Yesterday I had to take my daughter out of CCD class to bring her to Mass for Ash Wednesday. Tina, at six years old, is no fan of the sacred liturgy: she dozed through most of it, and I had to wake her up for the reception of ashes. But she had made it clear that leaving her in CCD where she wouldn’t get the ashes would be a ba-a-a-ad idea, and as she walked back to the pew with a smudge on her forehead she just lit up.
My theory: She never gets to receive communion, so getting something along with everyone else makes her feel big.
In his homily, Father described his experience as a parish priest in Laramie, Wyoming. The U of W students rarely came to his parish, preferring the campus chapel, but on Ash Wednesday they packed the aisles. He said three Masses that day, but they were overcrowded. He added a fourth Mass, and that one filled up as well.
His theory: People need at least one day in the year when they admit that maybe they are sinful, that maybe they are to blame for some of the world’s problems.
When I was in graduate school, one of my classmates was a priest from Mexico. He talked about how the cultural Catholics of that country, who typically saw it as unimportant or even womanish to attend Mass, crowded into the churches on Ash Wednesday—specifically to get the ashes. He had to lock the doors when the Mass began or else most of the people would leave after getting the ashes and before the canon.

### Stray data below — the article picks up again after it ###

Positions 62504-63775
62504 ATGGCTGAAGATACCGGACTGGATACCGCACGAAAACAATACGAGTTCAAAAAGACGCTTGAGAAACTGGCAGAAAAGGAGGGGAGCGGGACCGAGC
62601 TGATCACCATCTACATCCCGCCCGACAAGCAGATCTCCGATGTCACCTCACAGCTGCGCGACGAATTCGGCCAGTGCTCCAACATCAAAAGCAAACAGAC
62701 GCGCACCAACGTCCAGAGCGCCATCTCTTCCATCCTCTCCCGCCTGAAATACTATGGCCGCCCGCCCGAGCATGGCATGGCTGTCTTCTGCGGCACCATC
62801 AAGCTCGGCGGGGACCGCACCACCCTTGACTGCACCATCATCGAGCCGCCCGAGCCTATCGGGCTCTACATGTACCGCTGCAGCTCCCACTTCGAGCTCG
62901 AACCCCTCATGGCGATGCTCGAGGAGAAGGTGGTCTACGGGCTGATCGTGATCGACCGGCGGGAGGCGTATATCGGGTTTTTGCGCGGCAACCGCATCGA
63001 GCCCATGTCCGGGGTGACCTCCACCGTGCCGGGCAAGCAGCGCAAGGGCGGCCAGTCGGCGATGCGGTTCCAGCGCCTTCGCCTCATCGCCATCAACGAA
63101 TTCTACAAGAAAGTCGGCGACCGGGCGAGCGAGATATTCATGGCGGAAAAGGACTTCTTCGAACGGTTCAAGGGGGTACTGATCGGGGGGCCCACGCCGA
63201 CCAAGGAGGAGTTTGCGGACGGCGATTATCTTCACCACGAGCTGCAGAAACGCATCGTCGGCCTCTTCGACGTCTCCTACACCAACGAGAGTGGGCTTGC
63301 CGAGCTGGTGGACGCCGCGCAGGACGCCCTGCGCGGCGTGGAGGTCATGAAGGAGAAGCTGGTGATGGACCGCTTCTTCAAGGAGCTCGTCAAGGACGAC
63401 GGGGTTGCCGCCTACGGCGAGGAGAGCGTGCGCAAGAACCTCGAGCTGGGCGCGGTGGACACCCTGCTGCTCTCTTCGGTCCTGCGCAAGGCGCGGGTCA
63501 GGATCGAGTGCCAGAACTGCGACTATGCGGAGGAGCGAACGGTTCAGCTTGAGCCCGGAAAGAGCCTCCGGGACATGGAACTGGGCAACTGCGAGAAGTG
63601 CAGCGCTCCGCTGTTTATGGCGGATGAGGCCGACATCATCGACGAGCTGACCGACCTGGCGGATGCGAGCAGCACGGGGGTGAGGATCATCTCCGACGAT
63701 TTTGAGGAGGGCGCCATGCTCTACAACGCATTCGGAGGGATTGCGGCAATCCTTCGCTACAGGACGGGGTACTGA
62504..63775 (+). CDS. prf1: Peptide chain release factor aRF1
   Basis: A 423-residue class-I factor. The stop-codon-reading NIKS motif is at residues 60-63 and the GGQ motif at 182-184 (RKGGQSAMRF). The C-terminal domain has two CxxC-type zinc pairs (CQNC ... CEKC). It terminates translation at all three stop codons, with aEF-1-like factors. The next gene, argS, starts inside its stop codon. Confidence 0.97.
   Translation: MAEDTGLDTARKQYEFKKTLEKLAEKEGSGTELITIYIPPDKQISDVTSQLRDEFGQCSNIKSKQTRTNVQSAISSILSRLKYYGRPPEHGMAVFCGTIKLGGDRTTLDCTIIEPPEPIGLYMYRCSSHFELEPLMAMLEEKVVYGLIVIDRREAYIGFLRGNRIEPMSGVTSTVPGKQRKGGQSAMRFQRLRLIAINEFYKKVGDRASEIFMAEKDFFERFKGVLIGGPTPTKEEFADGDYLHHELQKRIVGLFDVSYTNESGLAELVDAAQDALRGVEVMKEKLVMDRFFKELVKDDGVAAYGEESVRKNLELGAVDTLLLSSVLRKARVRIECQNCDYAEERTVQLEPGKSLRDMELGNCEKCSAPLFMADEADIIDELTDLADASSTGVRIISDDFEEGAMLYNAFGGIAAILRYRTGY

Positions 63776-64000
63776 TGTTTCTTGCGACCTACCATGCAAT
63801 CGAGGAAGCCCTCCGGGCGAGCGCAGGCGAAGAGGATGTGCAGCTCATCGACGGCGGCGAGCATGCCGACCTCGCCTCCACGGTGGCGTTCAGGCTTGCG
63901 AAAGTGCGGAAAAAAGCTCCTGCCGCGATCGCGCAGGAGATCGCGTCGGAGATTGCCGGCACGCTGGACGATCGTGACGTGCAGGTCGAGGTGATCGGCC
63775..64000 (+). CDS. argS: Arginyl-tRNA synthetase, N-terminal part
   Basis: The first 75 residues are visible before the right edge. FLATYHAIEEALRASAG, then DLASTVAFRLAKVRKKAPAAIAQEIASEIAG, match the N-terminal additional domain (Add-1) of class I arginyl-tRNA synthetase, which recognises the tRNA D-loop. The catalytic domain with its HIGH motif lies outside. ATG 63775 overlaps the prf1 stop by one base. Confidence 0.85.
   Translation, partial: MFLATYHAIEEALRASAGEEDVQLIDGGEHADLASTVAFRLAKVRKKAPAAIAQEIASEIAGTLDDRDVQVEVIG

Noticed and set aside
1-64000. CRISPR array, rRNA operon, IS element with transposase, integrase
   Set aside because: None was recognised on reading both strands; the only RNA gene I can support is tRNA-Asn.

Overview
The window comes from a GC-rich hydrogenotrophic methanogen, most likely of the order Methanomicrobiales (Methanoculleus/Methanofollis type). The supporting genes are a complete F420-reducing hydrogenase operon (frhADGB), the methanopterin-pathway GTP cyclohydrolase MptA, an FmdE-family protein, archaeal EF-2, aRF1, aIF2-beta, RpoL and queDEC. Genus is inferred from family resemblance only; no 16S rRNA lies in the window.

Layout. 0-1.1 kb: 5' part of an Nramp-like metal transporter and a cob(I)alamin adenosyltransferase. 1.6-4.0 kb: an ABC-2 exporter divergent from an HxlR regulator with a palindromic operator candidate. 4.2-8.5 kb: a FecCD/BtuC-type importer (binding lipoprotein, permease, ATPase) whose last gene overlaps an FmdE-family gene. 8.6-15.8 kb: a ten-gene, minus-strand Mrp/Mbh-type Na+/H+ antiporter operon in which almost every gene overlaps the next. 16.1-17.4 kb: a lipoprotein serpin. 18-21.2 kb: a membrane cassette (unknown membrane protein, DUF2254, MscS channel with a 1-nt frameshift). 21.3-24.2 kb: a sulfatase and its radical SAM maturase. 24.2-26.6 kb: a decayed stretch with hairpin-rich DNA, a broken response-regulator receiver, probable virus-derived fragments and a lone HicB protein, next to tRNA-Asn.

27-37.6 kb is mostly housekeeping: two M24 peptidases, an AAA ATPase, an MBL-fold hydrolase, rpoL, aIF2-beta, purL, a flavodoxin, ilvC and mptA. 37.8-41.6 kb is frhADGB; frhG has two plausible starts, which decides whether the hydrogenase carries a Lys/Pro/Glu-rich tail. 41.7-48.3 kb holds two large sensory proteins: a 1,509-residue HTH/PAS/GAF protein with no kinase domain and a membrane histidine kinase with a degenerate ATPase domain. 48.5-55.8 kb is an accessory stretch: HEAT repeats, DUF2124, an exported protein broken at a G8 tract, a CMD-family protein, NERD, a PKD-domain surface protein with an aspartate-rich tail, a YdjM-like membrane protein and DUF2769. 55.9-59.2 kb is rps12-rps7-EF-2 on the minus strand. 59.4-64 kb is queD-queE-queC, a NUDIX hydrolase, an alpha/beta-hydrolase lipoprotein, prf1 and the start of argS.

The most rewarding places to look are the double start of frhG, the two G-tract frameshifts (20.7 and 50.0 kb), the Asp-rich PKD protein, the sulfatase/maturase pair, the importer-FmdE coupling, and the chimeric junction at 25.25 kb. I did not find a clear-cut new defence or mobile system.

His theory: They are a superstitious people, and they want the ashes because they think it brings them luck or wards off evil.
Whatever your theory, there is something about those ashes. The ritual first appeared in the 900s in the Romano-Germanic Pontifical. Given the allusion to Genesis 3:19, “You are dust, and to dust you shall return,” medieval commentators described the ceremony of the ashes as
…the visible calling to mind of “the day of our expulsion from Paradise (Honorius), a public confession that “we who desired to be gods [Gen 3:5-6] are not gods from Heaven but men, and have our beginning from the earth (Sicard). – James Monti, A Sense of the Sacred
That’s what does it? Back where my parents live, in Little Rock, Ash Wednesday draws a bigger crowd than Easter—and Easter is mandatory! The wisdom of our day says we need to make church attractive and welcoming so the people will want to come. What marketing committee would ever have come up with Ash Wednesday?
“Here’s what we’ll do: we’ll have them come up in lines, and we’ll tell them, one-by-one and to their faces, YOU’RE GONNA DIE. People will love this—they’ll eat it up!”
But it works. What’s your theory?